Xue (2016) suggested that better observer training, improved scale design and introducing items better at capturing heterogeneity improve the reliability of a screening tool. The developers considered both the proposed strategies to improve reliability (Xue 2016) and practicality thereof when designing the SSL screening protocol. The complete SSL screening protocol consists of 11 flexibility, seven strength, six plyometric and one rugby-specific fitness tests. As the plyometric and cardiorespiratory fitness tests are objective in nature (i.e. the raters do not have to measure, eyeball or base a rating on subjective measurement as is the case for the strength and flexibility tests), we did not include the plyometric and fitness tests in the reliability part of our study. The strength and flexibility tests included, equipment required and standard instructions are described in Online Appendix 1, Table 1-A1, whilst a detailed description of the purpose and rationale for the inclusion, modification of and proposed minimal standards for the flexibility and strength tests included in the protocol is summarised in Online Appendix 1, Table 2-A1.

Rationale for inclusion of flexibility and strength tests, and manner of execution

Limitations in muscle flexibility and related joint mobility have been identified as injury risk factors amongst rugby players (O’Connor 2004; Yeomans et al. 2018). Considering the suggestions summarised by Xue (2016) regarding improvement of test reliability, flexibility tests were simplified to only include tape measured (lineal) outcomes or joint ROM, considered relative to stationary objects with either 0° horizontal or vertical planes such as a plinth.

Rationale for inclusion of strength tests and manner of execution

The game of rugby requires players to tolerate and generate forces to propel their own and additional external weight loads. It is thus fair to regard muscular strength and power as important performance predictors (Posthumus & Durandt 2009) as well as intrinsic risk factors associated with injury prevention (Gamble 2004). Whilst strength doesn’t have a set definition or unit of measure, it is an attribute of force and power (Bohannon 2019). Manual muscle tests (MMT) have been used as a way to gauge muscle output (Bohannon 2019). The developers of the SSL screening protocol regarded MMT as the most practical option as they are inexpensive, quick and easily performed. The manner of execution and proposed rating scale is however new and has not been investigated. Some might argue that hand-held dynamometers (HHD) might be equally practical and provide more objective output measures. However, the cost of HHD may be prohibitive to some and the main limitation of MMT, that is, subjectivity of tester strength and related external resistance applied, is not overcome (Bohannon 2019). Further limitations of HHD and existing MMT strength rating scales are summarised in Online Appendix 1, Table 2-A1.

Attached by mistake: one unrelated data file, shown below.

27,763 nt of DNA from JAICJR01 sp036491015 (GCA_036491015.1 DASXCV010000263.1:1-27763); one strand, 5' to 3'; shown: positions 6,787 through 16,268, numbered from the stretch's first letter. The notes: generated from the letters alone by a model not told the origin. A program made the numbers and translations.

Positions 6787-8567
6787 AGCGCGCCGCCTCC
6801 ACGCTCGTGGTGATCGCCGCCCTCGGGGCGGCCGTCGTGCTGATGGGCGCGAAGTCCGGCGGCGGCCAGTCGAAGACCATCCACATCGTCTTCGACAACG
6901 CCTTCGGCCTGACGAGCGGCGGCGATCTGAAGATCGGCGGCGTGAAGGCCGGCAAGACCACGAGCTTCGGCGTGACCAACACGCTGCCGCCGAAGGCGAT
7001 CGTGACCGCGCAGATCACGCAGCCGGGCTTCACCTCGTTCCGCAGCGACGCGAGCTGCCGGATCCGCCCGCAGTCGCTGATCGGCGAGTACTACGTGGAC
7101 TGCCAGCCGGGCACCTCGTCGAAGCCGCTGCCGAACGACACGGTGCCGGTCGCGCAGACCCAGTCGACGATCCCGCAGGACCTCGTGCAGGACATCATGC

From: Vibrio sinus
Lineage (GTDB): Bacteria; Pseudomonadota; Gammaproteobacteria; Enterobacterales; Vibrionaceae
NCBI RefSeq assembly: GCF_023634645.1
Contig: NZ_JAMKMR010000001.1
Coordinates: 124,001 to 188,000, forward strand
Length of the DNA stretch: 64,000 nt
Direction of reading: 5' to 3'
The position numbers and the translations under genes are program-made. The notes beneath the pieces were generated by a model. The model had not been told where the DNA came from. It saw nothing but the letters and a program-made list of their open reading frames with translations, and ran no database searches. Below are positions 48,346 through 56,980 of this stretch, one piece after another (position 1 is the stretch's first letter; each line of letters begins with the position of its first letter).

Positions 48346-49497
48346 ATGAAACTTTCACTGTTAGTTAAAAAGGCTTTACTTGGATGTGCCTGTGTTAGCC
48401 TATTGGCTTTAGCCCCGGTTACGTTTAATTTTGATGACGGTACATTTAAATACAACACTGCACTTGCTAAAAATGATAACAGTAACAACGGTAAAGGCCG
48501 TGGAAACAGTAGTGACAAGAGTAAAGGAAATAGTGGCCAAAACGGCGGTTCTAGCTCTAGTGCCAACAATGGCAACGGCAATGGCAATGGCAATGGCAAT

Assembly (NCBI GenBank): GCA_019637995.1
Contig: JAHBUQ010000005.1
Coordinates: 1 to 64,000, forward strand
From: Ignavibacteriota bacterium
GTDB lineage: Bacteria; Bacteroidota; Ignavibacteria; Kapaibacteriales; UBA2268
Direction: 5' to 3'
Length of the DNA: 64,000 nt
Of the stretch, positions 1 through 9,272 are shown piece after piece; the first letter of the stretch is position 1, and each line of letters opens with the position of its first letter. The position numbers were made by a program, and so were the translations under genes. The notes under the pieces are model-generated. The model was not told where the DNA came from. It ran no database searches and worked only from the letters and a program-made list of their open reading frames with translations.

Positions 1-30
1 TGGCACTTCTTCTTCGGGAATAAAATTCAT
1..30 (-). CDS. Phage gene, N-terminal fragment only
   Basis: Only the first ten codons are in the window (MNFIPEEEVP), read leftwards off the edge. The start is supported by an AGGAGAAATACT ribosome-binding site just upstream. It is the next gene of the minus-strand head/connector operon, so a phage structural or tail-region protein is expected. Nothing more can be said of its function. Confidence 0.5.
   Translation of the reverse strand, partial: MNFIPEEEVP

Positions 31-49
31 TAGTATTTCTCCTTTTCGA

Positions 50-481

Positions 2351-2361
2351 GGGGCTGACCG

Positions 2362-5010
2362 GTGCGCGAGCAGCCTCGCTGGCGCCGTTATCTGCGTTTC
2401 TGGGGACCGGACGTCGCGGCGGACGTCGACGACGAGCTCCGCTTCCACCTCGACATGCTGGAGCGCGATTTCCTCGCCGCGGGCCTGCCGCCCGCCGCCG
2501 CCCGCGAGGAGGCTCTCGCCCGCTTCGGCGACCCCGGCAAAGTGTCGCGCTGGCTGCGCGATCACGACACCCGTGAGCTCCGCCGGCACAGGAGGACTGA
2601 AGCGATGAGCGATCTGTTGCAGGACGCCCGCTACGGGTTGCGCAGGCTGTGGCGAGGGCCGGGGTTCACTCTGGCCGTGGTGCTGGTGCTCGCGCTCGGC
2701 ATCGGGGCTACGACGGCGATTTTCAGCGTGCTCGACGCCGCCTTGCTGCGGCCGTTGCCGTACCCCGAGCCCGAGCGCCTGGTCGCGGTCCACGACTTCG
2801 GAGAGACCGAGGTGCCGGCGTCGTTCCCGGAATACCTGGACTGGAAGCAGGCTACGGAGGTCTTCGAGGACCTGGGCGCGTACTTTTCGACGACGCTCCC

Our study is the first of two (the second investigates the association between the tests included in the protocol and in-season injury) conducted to establish a clinically useful, evidence-based, pre-season screening protocol that could be used by both medical and strength and conditioning professionals. In a team setting this would allow for a holistic picture of athletes’ pre-season intrinsic injury risks as well as to establish baseline fitness parameters. The aim of our study was thus to investigate the interrater and intrarater reliability of the SSL screening protocol.